But this is not yaoi (it might have some gay characters, but that doesn’t define the genre). So, it’s quick character development isn’t enough to engender an emotional response from readers. It falls flat. And this is my primary issue with this story.

It could make a recovery though. The way the story is structured could indicate that the two male character’s will get more focus throughout the story as Kumota unveils their intentions and feelings. But other characters, like the lead female character doesn’t have much left to give. Her character has been laid bare, and her intentions/motivations clear.

But the story! The story! The story could save this for me. It is one of the most unique subjects I’ve read about. It’s about a young man recently released from prison. While he was in prison he heard the comedic storytelling (rakugo) of the legendary master Yakumo Yurakutei and decided to become his apprentice. He persuades Yakumo to take him on, and is eager to get started to learn the art of rakugo.

This is the first time I’ve read anything about rakugo. I’ve had a little exposure to it through watching Japanese television. But, this purely Japanese art-form is fascinating to me to read about.

Now all Kumota needs is to develop her characters a bit more and this will be a great manga…I’ll wait!

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Tetris: The Games People Play / by Box Brown

Tetris: The Games People PlayTetris: The Games People Play by Box Brown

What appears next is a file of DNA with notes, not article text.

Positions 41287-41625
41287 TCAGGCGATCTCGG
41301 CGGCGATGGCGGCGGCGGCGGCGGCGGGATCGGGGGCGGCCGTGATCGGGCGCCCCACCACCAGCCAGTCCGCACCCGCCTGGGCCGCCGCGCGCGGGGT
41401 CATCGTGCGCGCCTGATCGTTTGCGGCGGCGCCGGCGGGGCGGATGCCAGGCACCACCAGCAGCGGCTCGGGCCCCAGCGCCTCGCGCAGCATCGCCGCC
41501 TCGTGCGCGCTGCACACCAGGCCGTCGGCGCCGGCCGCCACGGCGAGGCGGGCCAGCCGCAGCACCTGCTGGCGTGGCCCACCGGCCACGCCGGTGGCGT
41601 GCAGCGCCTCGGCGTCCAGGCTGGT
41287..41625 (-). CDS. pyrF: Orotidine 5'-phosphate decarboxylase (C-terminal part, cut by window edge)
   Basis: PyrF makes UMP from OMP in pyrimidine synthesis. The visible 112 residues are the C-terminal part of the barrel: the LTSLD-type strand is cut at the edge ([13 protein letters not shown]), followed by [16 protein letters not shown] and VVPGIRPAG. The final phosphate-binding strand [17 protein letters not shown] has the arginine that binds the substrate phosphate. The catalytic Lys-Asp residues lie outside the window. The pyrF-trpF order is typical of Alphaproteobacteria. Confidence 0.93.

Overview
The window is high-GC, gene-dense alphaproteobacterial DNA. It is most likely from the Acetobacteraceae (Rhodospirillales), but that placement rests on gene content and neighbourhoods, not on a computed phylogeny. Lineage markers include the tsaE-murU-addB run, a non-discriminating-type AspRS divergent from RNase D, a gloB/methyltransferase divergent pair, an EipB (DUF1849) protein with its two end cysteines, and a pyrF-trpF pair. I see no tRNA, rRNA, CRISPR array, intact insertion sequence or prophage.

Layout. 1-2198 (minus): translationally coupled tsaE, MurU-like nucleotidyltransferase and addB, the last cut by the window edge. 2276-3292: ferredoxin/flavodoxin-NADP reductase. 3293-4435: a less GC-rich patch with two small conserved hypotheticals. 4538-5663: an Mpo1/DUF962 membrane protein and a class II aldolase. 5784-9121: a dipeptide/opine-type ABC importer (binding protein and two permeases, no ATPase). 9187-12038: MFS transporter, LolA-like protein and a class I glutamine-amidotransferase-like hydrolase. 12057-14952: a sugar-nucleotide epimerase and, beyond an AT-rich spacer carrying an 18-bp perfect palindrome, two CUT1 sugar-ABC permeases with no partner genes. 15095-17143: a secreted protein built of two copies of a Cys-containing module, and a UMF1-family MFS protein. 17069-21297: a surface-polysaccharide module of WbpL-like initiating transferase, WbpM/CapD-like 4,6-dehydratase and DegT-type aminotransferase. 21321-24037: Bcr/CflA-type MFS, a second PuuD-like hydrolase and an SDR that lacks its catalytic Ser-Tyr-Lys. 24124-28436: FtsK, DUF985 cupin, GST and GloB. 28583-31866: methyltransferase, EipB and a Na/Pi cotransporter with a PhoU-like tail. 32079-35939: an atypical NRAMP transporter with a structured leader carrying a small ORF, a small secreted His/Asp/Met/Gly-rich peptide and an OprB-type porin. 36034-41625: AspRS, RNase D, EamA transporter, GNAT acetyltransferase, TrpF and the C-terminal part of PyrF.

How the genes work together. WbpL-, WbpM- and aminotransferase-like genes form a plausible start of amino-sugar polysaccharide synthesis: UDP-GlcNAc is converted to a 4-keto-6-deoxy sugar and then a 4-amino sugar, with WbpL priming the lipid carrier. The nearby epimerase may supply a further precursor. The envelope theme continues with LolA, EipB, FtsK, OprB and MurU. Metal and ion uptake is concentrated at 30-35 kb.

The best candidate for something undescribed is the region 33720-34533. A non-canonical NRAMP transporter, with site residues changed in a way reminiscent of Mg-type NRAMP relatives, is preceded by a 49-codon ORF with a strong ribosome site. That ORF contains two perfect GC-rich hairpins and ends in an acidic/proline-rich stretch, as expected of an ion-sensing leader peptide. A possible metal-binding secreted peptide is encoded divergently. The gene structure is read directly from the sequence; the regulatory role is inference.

My rating: 2 of 5 stars

This was okay. My opinion of it might be suffering for the fact that I just read a corporate history graphic novel that I enjoyed exponentially more about a month ago. It was too easy to compare the two.

I enjoyed the story well enough. But there wasn’t very much story to be had. If you had taken the first 50 pages, the last 10 and thrown in a few in the middle for good measure, you would have had your story.

But, then there were all of the other pages. Filled with rights negotiations… It’s not that this wasn’t important or interesting. But, it was just written in a way that made more sense in a report. This wasn’t supposed to just be facts with pictures. This was supposed to say something. Make me feel something. Like a good story should.

It was like facts were acquired. They were calculated to amount to a certain value. And then spewed out in sequence without vetting or embellishment. There was story to be had. I don’t even think that the content that existed was bad. It’s just that it was the skeletal information that a good story could have been built upon.

Obviously. I felt like the story was missing.

The art satisfied the report-style writing. It was okay. Cute enough. There were a few times when I got confused which character I was reading about and had to flip back to the pages they were introduced to figure it out.

I really liked the yellow/black pallette. Usually a harsh combination, but I found rather fun.